Table 4:
Origin and insertion of the AHFPL.
Type Prevalence
Origin Medial epicondyle of humerus 43.6% (95% CI [0.166–0.521])
Coronoid process of ulna 25.8% (95% CI [0.065–0.369])
Dual origin from medial epicondyle and coronoid process 16.1% (95% CI [0–0.602])
Flexor digitorum superficialis 0.7% (95% CI [0–0.238])
Muscle fascia 0.2% (95% CI [0–0.199])
Insertion Flexor pollicis longus 94.6% (95% CI [0.731–1.0])
Flexor digitorum profundus 5.4% (95% CI [0–0.69])
DOI: 10.7717/peerj.1255/table-4

A total of four studies (n = 245 upper limbs with an AHFPL) reported data on the insertion of an AHFPL (I2 = 95.3%) (El Domiaty, Zoair & Sheta, 2008; Caetano et al., 2015; Al-Qattan, 1996; Mahakkanukrauh et al., 2004). In 94.6% of limbs (95% CI [0.731–1.0]) it was inserted into the flexor pollicis longus muscle, while in 5.4% of limbs (95% CI [0–0.69]) it was inserted into the flexor digitorum profundus muscle.

Furthermore, a total of six studies (n = 259 upper limbs) reported data on the location of the insertion of the tendon of AHFPL within the forearm (I2 = 97.0%) (Caetano et al., 2015; Jones et al., 1997; Gunnal et al., 2013; Pai et al., 2008; Sembian et al., 2012; Tamang et al., 2013). In 57.9% of limbs (95% CI [0.165–0.938]) insertion of the tendon was in the proximal third of the forearm, in 36.4% of limbs (95% CI [0.028–0.780]) it was in the middle third of the forearm, and in 5.7% (95% CI [0–0.315]) of limbs it was in the distal third of the forearm.

Morphology & morphometrics

Eleven studies (n = 560 upper limbs with an AHFPL) described morphology of the AHFPL. The pooled prevalence of the different morphologies is presented in Table 5 (El Domiaty, Zoair & Sheta, 2008; Caetano et al., 2015; Kara et al., 2012; Jones et al., 1997; Gunnal et al., 2013; Oh, Chung & Koh, 2000; Mahakkanukrauh et al., 2004; Pai et al., 2008; Riveros, Olave & Sousa-Rodrigues, 2015; Tamang et al., 2013; Uyaroglu, Kayalioglu & Erturk, 2006). The most common shape was fusiform with a pooled prevalence of 72.0% of limbs (95% CI [0.391–0.879], I2 = 97.0%). The second most common shape of an AHFPL was slender, with a pooled prevalence of 10.6% of limbs (95% CI [0–0.74]).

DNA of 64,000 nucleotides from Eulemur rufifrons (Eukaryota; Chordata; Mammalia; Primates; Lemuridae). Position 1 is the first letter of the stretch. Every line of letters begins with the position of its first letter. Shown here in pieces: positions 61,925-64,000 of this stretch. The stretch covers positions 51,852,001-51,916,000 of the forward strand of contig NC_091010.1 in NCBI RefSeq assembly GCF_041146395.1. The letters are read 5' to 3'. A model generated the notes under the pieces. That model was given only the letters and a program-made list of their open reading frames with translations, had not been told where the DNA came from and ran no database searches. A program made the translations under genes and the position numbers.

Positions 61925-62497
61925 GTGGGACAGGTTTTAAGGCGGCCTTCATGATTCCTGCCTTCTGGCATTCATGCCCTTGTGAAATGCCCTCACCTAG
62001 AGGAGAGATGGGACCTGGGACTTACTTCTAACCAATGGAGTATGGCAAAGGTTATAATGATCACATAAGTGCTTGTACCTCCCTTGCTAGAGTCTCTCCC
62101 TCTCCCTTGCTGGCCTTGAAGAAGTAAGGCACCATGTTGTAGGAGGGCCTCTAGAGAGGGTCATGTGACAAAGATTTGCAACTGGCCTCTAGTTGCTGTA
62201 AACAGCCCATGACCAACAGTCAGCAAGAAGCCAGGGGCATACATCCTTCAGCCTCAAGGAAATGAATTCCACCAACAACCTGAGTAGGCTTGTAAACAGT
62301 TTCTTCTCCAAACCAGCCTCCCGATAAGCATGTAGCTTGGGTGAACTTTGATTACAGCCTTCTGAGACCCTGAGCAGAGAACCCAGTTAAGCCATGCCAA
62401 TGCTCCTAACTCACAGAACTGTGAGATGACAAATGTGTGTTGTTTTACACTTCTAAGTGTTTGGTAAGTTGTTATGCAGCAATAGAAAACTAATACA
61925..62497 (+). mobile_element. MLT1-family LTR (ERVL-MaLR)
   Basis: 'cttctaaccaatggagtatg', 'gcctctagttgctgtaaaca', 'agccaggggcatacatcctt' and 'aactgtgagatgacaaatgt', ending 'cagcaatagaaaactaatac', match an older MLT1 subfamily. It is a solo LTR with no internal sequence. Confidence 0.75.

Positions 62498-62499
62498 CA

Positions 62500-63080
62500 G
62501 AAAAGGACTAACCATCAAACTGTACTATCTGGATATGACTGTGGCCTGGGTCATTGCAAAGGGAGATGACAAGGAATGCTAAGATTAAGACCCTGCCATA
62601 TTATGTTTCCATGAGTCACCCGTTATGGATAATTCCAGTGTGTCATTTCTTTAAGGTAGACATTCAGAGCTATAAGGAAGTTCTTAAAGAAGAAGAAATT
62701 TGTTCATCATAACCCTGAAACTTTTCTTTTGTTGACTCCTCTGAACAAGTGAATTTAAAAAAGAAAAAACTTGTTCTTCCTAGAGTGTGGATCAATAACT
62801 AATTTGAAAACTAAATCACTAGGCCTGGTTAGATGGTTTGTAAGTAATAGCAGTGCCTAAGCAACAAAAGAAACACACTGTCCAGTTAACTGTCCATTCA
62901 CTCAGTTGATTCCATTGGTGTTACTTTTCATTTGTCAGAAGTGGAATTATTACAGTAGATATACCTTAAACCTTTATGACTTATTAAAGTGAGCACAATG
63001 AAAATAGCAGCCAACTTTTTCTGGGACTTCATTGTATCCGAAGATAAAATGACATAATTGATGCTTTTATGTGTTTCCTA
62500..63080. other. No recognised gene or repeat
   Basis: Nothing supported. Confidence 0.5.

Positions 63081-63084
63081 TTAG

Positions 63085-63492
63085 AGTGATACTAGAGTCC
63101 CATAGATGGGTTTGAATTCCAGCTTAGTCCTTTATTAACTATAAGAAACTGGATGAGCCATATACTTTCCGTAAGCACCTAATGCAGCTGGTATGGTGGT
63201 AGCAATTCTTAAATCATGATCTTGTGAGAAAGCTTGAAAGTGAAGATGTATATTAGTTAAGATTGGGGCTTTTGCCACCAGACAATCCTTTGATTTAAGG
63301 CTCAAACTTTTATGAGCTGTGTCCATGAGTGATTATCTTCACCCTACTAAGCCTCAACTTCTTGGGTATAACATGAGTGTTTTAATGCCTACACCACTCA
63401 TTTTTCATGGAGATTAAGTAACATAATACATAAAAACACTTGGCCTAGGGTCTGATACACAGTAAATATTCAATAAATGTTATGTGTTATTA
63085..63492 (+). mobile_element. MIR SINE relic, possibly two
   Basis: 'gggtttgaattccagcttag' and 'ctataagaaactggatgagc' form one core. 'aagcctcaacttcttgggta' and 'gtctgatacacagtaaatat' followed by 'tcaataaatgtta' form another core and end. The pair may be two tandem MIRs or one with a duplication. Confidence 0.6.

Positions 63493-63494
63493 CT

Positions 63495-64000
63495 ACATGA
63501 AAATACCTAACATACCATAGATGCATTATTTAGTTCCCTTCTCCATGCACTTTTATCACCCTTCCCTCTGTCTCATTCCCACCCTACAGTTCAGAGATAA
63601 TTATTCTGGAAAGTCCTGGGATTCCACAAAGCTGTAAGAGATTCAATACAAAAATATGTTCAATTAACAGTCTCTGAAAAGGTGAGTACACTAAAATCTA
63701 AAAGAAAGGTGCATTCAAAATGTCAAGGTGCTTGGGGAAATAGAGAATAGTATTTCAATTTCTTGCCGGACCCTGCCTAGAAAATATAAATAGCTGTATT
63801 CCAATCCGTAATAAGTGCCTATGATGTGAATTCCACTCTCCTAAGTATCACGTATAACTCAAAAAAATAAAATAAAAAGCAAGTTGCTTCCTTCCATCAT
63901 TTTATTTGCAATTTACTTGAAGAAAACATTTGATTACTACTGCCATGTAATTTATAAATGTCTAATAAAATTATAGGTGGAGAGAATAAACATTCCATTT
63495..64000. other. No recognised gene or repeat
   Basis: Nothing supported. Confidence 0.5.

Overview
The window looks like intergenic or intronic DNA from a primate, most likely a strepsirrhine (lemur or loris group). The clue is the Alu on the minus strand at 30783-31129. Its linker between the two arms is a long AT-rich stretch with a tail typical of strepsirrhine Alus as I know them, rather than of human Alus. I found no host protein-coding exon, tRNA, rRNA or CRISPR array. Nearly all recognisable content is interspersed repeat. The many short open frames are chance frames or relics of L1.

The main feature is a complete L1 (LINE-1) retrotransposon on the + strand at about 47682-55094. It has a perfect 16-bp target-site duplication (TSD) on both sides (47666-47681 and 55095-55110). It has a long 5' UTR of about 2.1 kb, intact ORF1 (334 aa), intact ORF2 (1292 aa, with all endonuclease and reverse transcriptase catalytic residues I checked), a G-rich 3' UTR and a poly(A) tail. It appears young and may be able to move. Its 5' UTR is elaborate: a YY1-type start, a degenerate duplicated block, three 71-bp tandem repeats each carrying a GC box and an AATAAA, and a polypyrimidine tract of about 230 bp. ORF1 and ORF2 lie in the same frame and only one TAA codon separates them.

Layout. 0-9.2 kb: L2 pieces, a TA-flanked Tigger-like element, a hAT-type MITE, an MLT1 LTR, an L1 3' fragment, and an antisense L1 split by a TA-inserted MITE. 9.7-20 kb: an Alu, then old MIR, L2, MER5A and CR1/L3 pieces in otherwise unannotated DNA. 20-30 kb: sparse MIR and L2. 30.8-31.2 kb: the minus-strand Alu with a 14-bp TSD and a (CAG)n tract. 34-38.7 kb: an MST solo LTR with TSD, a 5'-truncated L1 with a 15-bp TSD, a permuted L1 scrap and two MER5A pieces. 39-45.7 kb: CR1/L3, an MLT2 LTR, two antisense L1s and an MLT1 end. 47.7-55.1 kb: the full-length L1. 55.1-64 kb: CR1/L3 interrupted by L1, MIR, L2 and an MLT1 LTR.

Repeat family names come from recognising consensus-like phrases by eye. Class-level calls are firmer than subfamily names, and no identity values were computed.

Table 5:
Morphology of the AHFPL.
Morphology Prevalence
Fusiform 72.0% (95% CI [0.391–0.879])
Slender 10.6% (95% CI [0–0.74])
Triangular 5.0% (95% CI [0–0.184])
Papillary 4.6% (95% CI [0–0.175])
Strap-like 4.1% (95% CI [0–0.165])
Voluminous 2.1% (95% CI [0–0.122])
Voluminous-fusiform 1.6% (95% CI [0–0.108])
DOI: 10.7717/peerj.1255/table-5

A total of 8 studies (n = 321 upper limbs with an AHFPL) reported data on morphometric parameters of the AHPFL (El Domiaty, Zoair & Sheta, 2008; Jones et al., 1997; Gunnal et al., 2013; Kara et al., 2012; Oh, Chung & Koh, 2000; Pai et al., 2008; Tamang et al., 2013; Uyaroglu, Kayalioglu & Erturk, 2006). The pooled means of the length of the overall muscle, the tendon, and the muscle body, as well as the pooled mean of the muscle belly width, is presented in Table 6.

Table 6:
Morphometrics of the AHFPL.
Parameter Pooled mean length ± SD (mm)
Total length of muscle 78.86 ± 10.94
Total length of tendon 8.53 ± 9.02
Length of muscle belly 72.71 ± 12.43
Width of muscle belly 4.15 ± 1.71
DOI: 10.7717/peerj.1255/table-6

Innervation

A total of 12 studies (n = 481 total upper limbs with an AHFPL) reported data regarding innervation of an AHFPL (I2 = 74.8%) (Caetano et al., 2015; Kara et al., 2012; Jones et al., 1997; Gunnal et al., 2013; Mangini, 1960; Hemmady, Subramanya & Mehta, 1993; Dellon & Mackinnon, 1987; Al-Qattan, 1996; Pai et al., 2008; Shirali et al., 1998; Tamang et al., 2013; Uyaroglu, Kayalioglu & Erturk, 2006). In most cases, the AIN innervated the AHPFL, with a pooled prevalence 97.3% (95% CI [0.924–0.993]). Rarely, the AHFPL was innervated by the MN, with a prevalence of only 2.7 % (95% CI [0.004–0.067]).

The relationship of the AHFPL to the AIN